Mayor Bloomberg’s Sweet Sugary Nanny State

“A spoonful of sugar helps the medicine go down,” sang a legendary nanny. But today’s most powerful nanny, New York mayor Michael Bloomberg, won’t tolerate that. He plans to ban the sale of large sodas and other sugary drinks at restaurants, movie theaters, and even street carts, the New York Times reports.

Mayor Bloomberg has lots of facts at his fingertips: Many Americans are overweight. Consumption of sugar can cause weight gain. All true, and a good reason for Mike Bloomberg to watch his diet.

But why should he watch MY diet? And the diets of 8 million New Yorkers, most of them adults? If he thinks New Yorkers should consume less sugar, let him hold a press conference. But giving people information isn’t good enough for him. Sometimes he gives people information, and they still don’t act the way he thinks they should. So what’s a billionaire mayor to do? He could bribe them, I suppose. But as Otter said, that could take years and cost millions of lives. Well, millions of dollars anyway. So, like Otter, he’s decided to go with “a really futile and stupid gesture” instead.

When he’s in the mood, Mayor Bloomberg can give eloquent testimony to the virtue of freedom when it comes to Muslims  –

America is a beacon of freedom, and no place defends those freedoms more fervently, or has been attacked for those freedoms more ferociously, than New York City.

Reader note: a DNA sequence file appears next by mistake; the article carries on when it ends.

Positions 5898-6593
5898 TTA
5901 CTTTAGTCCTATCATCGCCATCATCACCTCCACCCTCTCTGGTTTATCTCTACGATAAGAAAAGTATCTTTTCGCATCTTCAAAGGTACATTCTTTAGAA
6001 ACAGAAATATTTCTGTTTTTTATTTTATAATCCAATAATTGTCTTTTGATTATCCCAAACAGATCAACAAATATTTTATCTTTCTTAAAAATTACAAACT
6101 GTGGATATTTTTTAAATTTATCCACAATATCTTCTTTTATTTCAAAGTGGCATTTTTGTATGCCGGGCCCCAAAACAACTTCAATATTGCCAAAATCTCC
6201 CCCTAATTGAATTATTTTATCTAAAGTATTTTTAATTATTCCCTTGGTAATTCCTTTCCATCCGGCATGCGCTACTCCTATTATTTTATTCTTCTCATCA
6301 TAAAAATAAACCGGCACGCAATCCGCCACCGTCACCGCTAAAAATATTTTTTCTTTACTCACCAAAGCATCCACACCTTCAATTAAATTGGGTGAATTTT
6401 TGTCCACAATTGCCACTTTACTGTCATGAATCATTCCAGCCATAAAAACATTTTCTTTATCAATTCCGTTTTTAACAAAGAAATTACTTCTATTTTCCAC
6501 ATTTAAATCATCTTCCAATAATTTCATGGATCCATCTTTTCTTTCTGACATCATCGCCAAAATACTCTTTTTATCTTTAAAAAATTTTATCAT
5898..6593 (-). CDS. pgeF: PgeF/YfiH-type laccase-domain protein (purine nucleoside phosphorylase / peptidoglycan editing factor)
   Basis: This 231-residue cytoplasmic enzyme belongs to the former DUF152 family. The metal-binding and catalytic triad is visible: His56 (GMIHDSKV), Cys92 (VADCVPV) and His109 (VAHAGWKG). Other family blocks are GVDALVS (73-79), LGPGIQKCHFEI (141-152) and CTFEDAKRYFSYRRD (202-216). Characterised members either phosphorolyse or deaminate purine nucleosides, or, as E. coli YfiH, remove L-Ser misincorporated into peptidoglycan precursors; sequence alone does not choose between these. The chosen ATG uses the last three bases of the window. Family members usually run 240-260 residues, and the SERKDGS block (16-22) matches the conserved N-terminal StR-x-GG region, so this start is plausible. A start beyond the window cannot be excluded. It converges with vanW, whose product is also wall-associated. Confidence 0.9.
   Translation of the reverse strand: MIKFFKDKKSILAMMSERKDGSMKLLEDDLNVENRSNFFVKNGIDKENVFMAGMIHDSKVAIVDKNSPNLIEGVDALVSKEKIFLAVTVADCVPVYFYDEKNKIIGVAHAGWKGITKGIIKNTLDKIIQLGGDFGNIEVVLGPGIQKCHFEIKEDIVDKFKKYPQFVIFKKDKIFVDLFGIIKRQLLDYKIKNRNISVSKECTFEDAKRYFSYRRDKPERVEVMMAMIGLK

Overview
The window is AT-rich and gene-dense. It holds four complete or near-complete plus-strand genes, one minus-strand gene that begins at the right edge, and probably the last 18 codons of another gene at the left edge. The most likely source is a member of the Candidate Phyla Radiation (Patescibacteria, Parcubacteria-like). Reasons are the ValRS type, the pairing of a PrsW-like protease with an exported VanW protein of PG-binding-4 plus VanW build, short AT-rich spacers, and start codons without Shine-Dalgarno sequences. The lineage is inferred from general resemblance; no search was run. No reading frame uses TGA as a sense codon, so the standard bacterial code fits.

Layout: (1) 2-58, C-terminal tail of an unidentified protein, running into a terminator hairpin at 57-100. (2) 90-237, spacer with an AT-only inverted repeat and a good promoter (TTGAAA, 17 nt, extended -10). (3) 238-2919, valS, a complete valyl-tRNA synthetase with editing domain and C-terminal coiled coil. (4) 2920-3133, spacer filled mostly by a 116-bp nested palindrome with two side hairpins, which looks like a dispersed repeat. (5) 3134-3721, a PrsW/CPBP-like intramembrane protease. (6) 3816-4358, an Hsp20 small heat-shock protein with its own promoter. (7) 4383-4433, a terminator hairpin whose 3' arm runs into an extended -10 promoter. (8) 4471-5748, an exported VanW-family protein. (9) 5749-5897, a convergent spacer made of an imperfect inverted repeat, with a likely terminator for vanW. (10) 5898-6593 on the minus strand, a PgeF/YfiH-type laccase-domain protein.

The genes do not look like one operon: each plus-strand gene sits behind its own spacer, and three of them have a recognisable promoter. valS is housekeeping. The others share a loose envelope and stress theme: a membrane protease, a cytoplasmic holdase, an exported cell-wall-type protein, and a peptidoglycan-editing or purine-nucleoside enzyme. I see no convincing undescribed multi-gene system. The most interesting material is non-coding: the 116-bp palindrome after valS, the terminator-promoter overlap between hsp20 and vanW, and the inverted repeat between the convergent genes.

– or gay people:

I have no doubt that in your lifetime, liberty’s light will allow us to see more clearly the truth of our nation’s founding principles, and allow us to see all people, and all couples, as full and equal members of the American family….If government can deny freedom to one, it can deny freedom to all.

But somehow when it’s the mayor’s own sensibilities that are offended, he forgets his eloquent defense of freedom. Suddenly, as White House chief of staff Andrew Card said of President Bush, Bloomberg

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One thought on “Mayor Bloomberg’s Sweet Sugary Nanny State”

  1. I’m not fond of purely ideological reasons for or against something, and I didn’t see much else in the above piece.

    Here’s a non-ideological argument in support of the ban: the NYC community currently pays untold millions every year for certain people to make bad decisions when it comes to their health. Shouldn’t that community then have the right to put limits on those choices?

    If you could somehow decouple those choices from their public impact, then you’d be on to something.


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